Anti-Gay Adoption Amendment Defeated In Congress

On Wednesday this week, an amendment that would have legalized discriminating against LGBTQ adoptive and foster parents was thankfully dropped from the fiscal year 2019 appropriations bill for the Departments of Education, Defense, Labor and Health & Human Services.


The Aderholt amendment, named for its author, Rep. Robert Aderholt (R-AL), was similar to recently passed anti-LGBTQ laws in Oklahoma and Kansas.

The provision would have given faith-based adoption and foster care agencies that receive taxpayer dollars the legal right to turn away prospective parents that didn’t “fit” within an agency’s religious doctrine.

The Family Equality Council, which worked to defeat the amendment, noted the legislation “also required states to allow foster care and adoption agencies to deny a broad range of child welfare services to foster children based on religious or moral beliefs, cutting their funding if they did not comply.”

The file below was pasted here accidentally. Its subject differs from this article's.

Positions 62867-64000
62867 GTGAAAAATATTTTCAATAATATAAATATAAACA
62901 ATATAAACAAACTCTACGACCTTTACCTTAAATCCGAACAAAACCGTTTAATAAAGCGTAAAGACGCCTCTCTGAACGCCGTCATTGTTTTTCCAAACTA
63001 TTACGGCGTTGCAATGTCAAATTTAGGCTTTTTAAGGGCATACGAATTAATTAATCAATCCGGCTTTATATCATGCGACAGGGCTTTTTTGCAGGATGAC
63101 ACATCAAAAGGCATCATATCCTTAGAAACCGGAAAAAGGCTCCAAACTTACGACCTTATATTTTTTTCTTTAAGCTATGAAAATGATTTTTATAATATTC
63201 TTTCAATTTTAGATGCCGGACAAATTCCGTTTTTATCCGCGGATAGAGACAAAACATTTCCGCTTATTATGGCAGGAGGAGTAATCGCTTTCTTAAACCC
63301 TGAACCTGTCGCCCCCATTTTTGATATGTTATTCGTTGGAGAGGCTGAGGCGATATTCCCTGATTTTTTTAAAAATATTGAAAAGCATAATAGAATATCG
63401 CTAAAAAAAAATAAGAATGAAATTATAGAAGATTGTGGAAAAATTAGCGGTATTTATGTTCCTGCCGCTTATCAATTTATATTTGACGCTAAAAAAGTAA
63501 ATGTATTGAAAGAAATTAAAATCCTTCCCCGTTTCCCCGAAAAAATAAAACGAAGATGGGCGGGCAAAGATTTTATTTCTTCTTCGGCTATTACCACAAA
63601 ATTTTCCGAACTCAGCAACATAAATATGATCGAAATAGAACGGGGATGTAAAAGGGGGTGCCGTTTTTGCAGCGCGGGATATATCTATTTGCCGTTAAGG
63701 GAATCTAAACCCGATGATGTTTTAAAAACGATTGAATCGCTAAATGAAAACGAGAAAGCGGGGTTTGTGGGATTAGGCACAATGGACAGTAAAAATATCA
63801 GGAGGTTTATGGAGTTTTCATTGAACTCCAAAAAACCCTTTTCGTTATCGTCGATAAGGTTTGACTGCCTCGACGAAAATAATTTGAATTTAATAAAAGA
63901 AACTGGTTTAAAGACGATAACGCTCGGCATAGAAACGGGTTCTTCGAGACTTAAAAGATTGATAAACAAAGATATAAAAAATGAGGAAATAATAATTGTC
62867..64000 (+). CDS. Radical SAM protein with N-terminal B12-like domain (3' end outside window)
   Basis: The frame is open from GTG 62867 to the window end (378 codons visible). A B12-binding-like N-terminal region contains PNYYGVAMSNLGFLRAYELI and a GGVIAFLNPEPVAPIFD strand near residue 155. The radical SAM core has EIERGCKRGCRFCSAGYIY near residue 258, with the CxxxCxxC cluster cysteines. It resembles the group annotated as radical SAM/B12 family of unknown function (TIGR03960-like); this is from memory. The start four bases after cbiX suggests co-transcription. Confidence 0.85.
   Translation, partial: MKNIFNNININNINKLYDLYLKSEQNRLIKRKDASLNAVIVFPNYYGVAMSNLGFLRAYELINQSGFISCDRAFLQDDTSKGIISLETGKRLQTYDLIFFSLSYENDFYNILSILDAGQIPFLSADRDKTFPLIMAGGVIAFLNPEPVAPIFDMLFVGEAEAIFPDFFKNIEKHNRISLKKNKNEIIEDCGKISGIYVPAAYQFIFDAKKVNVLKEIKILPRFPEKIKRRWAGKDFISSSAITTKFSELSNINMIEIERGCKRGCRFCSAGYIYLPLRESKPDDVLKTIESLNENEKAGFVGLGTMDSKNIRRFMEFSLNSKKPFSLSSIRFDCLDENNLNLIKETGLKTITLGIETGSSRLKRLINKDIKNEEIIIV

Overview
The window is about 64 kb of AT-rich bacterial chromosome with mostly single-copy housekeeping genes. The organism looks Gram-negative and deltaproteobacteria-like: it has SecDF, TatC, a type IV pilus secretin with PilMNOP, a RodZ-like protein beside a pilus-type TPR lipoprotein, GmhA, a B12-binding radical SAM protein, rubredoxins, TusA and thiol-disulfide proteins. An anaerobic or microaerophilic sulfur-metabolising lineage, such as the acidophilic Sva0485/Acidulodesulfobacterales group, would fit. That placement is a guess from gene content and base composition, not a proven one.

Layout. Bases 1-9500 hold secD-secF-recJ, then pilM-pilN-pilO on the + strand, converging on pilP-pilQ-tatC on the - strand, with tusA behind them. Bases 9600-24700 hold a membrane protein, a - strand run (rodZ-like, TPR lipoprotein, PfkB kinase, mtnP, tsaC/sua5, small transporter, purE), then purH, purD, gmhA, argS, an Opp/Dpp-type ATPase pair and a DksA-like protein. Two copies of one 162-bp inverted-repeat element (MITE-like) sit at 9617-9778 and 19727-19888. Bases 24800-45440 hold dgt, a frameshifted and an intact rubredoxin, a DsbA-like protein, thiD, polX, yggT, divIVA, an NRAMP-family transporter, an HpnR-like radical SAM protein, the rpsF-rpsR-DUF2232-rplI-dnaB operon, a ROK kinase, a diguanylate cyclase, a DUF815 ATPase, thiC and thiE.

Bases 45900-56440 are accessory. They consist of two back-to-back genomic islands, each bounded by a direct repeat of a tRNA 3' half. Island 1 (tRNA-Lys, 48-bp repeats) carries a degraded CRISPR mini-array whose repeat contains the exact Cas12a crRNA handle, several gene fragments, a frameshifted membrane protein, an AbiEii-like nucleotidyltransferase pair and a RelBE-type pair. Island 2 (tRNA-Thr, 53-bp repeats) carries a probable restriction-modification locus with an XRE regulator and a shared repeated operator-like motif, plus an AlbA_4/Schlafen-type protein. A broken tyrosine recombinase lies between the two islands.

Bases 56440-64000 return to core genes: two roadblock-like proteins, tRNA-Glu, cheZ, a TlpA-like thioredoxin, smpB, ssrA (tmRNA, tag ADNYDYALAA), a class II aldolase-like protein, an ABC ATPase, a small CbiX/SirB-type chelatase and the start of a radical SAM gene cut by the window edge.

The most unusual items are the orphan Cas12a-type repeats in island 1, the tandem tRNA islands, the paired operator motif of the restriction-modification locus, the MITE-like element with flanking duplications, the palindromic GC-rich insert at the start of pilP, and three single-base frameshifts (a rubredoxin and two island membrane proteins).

This could have included not only LGBTQ people, but folks who might be single or of a different faith.


In addition to opposition in the House, 40 U.S. Senators led by Democrat Ron Wyden of Oregon issued a letter to the leaders of the House Appropriations Committee expressing their disapproval of the provision saying it would never gain approval in the Senate.

The discriminatory legislation drew criticism from a wide range of civil rights organizations and child welfare groups. Voice for Adoption, Lambda Legal, PFLAG and the Family Equality Council were among over 300 groups that came together in their opposition to the amendment.

In a statement, The Human Rights Campaign praised Congress for defeating the provision.

“Fortunately, Congress has rejected this harmful effort to discriminate against LGBTQ people while disregarding what is in the best interests of children,” said HRC government affairs director David Stacy. “Congress should be focusing on ways to help children in the child welfare system find homes rather than creating needless obstacles for prospective parents, effectively shrinking the pool of qualified folks who want to provide children with a loving home.”


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